• conduct your own searches efficiently and effectively;

  • find references to material in bibliographic databases;

  • make efficient use of full text electronic journals services;

  • critically evaluate information from a variety of sources;

  • understand the importance of organising your own information;

  • identify some of the systems available;

  • describe how
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Acknowledgements

Except for third party materials and otherwise stated (see terms and conditions), this content is made available under a Creative Commons Attribution-NonCommercial-ShareAlike 2.0 Licence

Grateful acknowledgement is made to the Child Poverty Action Group (CPAG) for permission to use the book which has been adapted for Op
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1 Poverty in Scotland

Poverty in Scotland 2011 provides a detailed overview of poverty and anti-poverty policies in Scotland. It provides a comprehensive account of the state of poverty in Scotland, highlighting the main trends and the impact poverty has on people and places.

This unit comprises a PDF document produced originally by Child Poverty Action Group, in association with Glasgow Caledonian University, The Open University and Poverty Alliance.

Poverty in Scotland, (250 pages, 789 KB)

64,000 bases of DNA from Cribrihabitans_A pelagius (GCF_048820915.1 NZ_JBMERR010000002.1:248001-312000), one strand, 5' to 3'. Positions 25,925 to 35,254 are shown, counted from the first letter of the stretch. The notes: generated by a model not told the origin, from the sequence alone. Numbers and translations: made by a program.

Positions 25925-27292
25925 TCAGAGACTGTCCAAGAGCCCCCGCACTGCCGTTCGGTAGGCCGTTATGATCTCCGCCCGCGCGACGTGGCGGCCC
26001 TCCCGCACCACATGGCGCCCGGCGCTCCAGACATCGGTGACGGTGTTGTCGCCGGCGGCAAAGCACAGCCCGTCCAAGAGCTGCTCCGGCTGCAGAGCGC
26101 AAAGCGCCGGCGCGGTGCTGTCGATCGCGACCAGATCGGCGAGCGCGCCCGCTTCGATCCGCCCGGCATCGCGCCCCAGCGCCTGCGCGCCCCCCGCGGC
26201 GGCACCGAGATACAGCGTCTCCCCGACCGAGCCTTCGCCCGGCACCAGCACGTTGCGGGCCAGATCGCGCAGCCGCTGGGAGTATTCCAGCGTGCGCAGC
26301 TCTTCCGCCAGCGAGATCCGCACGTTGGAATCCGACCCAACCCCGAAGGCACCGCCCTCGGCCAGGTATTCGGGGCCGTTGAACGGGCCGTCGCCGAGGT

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Introduction

Contributions from leading academics, voluntary sector campaigners and practitioners, highlight the distinctive features of Scotland's experience of poverty and the extent to which devolved and reserved policies have contributed to progress in tackling it.

This unit is from our archive and is an adapted extract from the book Poverty in Scotland 2011, originally published by Child Poverty Action Group, in association with Glasgow Caledonian University, The Open University and Pove
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Acknowledgements

Grateful acknowledgement is made to the following sources for permission to use the following photographs in this unit:

Figure 2 Riveter based on the cover of the exhibition catalogue for ‘Clydebuilt: The River, its Ships and its People’, organised by the Clyde Maritime Trust Ltd.;

Figure 3 Glasgow Herald/Caledonian Newspapers Limited;

Figure 4 Mr Happy adaptation: Mr Men and Little Miss™ and © 1995 Mrs Roger Hargreaves; (all) Courtesy: City of Glasgow;

Figu
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References

Ahmed, K. (1995) ‘Glasgow reputations: powerful case for the prosecution’, Scotland on Sunday, 13 August.
Au, O. (1995) ‘Midsummer madness makes one Mean City’, The Sunday Times Scotland, 13 August.
Allardyce, J. (1995) ‘Smiling through’, The Scotsman, 8 August.
Bolitho, W. (1924) Cancer of Empir
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2.3 Watching the programme